S.Korea urges Russia to send rocket parts swiftly

November 13, 2012
Image provided by the Korea Aerospace Research Institute shows the Korea Space Launch Vehicle-1 being launched in 2009. South Korea has urged Russia to send rocket parts as soon as possible so it can go ahead with an already-delayed satellite launch, an official said.

South Korea has urged Russia to send rocket parts as soon as possible so it can go ahead with an already-delayed satellite launch this month, an official said Tuesday.

Seoul wants to make another attempt to send the satellite into space between November 9 and 24 after last month's was cancelled because of a defective part.

"We've been asking Russia to give a green light at the earliest possible date, but we don't know when we will have the parts," Kim Yeon-Hak, a deputy director at the , told AFP.

The October 26 launch was cancelled after engineers detected a broken rubber seal in the connector between the launch pad and the rocket's first stage.

"We cannot confirm whether the launch will be made within the current window", Kim said.

Kim Seung-Jo, president of the , said the parts must arrive no later than Wednesday if the rocket is to be launched on or before November 24.

Image provided by the Korea Aerospace Research Institute shows the KSLV-1 being launched in 2009. After two failures in 2009 and 2010, the upcoming exercise is considered crucial for South Korea's efforts to join an elite space club that includes China, Japan and India.

It will take at least 10 days after the parts arrive to refit the rocket and put it back on the on the south coast, Kim Seung-Jo said Monday.

Should the launch be put off again, South Korea would reset the period through consultations with international space agencies, he said.

Dates for the launch period are conveyed to international agencies to minimise risks to ships and aircraft that could pass near the flight path.

The 140-tonne Korea Vehicle-1 (KSLV-1) has a first stage manufactured by Russia and a solid-fuel second stage built by South Korea.

The technical problem that aborted last month's launch was not described as serious but the damaged rubber seal was sent back to its Russian manufacturer for inspections.

After two failures in 2009 and 2010, the upcoming exercise is considered crucial for South Korea's efforts to join an elite space club that includes Asian powers China, Japan and India.

In 2009 the rocket achieved orbit but faulty release mechanisms on the second stage prevented proper deployment of the satellite.

The 2010 effort saw the rocket explode two minutes into its flight, with both Russia and South Korea blaming each other.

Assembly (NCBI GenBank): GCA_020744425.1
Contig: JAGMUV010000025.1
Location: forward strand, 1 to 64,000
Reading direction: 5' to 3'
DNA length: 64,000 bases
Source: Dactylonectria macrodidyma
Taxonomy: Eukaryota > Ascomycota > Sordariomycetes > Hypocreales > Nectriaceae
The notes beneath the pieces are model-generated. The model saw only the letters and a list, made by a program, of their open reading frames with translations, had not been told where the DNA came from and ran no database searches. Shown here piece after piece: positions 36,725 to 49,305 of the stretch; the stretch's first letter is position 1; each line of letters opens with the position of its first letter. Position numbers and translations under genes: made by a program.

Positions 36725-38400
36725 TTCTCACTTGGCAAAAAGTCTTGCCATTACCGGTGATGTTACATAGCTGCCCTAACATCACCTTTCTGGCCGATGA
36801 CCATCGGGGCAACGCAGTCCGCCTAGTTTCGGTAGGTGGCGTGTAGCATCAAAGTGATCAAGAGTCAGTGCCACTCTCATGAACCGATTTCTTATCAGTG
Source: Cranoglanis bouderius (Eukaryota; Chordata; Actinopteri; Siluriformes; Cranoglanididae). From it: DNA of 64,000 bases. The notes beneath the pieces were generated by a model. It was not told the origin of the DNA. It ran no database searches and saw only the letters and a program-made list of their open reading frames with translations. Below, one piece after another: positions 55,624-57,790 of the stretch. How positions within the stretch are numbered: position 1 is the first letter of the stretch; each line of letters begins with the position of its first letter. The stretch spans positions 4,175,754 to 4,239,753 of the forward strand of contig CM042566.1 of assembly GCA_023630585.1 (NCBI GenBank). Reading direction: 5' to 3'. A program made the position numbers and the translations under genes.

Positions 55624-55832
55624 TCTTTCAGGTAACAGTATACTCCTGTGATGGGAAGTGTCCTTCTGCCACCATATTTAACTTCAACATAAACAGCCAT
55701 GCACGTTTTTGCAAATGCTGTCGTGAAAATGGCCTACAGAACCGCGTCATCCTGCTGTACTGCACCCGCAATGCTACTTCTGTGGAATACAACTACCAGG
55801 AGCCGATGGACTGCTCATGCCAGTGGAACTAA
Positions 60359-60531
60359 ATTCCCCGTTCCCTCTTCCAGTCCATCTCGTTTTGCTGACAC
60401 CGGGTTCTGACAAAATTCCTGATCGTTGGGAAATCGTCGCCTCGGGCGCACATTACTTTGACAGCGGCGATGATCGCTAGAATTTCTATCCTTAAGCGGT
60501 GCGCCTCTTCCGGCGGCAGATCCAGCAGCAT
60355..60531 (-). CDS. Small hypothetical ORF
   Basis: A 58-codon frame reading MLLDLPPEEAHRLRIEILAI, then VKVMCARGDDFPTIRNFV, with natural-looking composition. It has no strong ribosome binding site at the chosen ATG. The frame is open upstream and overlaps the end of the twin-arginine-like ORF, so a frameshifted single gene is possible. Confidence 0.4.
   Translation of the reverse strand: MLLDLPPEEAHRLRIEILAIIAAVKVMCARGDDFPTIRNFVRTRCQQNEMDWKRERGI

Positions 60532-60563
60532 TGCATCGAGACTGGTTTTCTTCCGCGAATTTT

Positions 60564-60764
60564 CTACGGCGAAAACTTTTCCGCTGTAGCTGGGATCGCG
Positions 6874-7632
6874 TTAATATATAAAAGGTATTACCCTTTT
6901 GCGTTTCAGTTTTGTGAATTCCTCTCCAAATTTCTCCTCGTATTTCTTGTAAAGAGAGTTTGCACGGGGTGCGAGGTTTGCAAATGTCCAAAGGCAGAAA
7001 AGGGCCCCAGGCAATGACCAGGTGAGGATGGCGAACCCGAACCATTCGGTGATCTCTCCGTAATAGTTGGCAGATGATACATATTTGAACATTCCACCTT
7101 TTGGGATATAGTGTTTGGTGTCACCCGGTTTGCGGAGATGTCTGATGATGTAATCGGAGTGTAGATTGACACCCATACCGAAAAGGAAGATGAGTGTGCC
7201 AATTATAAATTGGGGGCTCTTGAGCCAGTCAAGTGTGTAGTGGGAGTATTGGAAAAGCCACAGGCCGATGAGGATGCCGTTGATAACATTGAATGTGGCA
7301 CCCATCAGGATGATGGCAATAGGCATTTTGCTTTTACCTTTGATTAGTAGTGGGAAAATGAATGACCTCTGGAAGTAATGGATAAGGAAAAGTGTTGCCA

South Korea is a late entrant into the world of space technology and is eager to get its commercial launch programme up and running.

Explore further: S. Korea sets new window for rocket launch

Related Stories

S. Korea sets new window for rocket launch

October 29, 2012

South Korea said Monday it would make another attempt to send a satellite into space next month after a scheduled rocket launch last week was cancelled because of a technical glitch.

S. Korea to make third rocket launch bid in October

September 11, 2012

South Korea will make its third attempt next month to put a satellite in space, the science ministry said Tuesday, as it bids to join an exclusive club of Asian nations with space-launch capability.

Recommended for you

One of the brightest distant galaxies known discovered

January 23, 2017

An international team led by researchers from the Instituto de Astrofísica de Canarias (IAC) and the University of La Laguna (ULL) has discovered one of the brightest "non-active" galaxies in the early universe. Finding ...

Dwarf galaxies shed light on dark matter

January 23, 2017

The first sighting of clustered dwarf galaxies bolsters a leading theory about how big galaxies such as our Milky Way are formed, and how dark matter binds them, researchers said Monday.

Freeze-dried food and 1 bathroom: 6 simulate Mars in dome

January 20, 2017

Crammed into a dome with one bathroom, six scientists will spend eight months munching on mostly freeze-dried foods—with a rare treat of Spam—and have only their small sleeping quarters to retreat to for solace.

Image: Wavemaker moon Daphnis

January 20, 2017

The wavemaker moon, Daphnis, is featured in this view, taken as NASA's Cassini spacecraft made one of its ring-grazing passes over the outer edges of Saturn's rings on Jan. 16, 2017. This is the closest view of the small ...

Video: A colorful 'landing' on Pluto

January 20, 2017

What would it be like to actually land on Pluto? This movie was made from more than 100 images taken by NASA's New Horizons spacecraft over six weeks of approach and close flyby in the summer of 2015. The video offers a trip ...

0 comments

Please sign in to add a comment. Registration is free, and takes less than a minute. Read more

Click here to reset your password.
Sign in to get notified via email when new comments are made.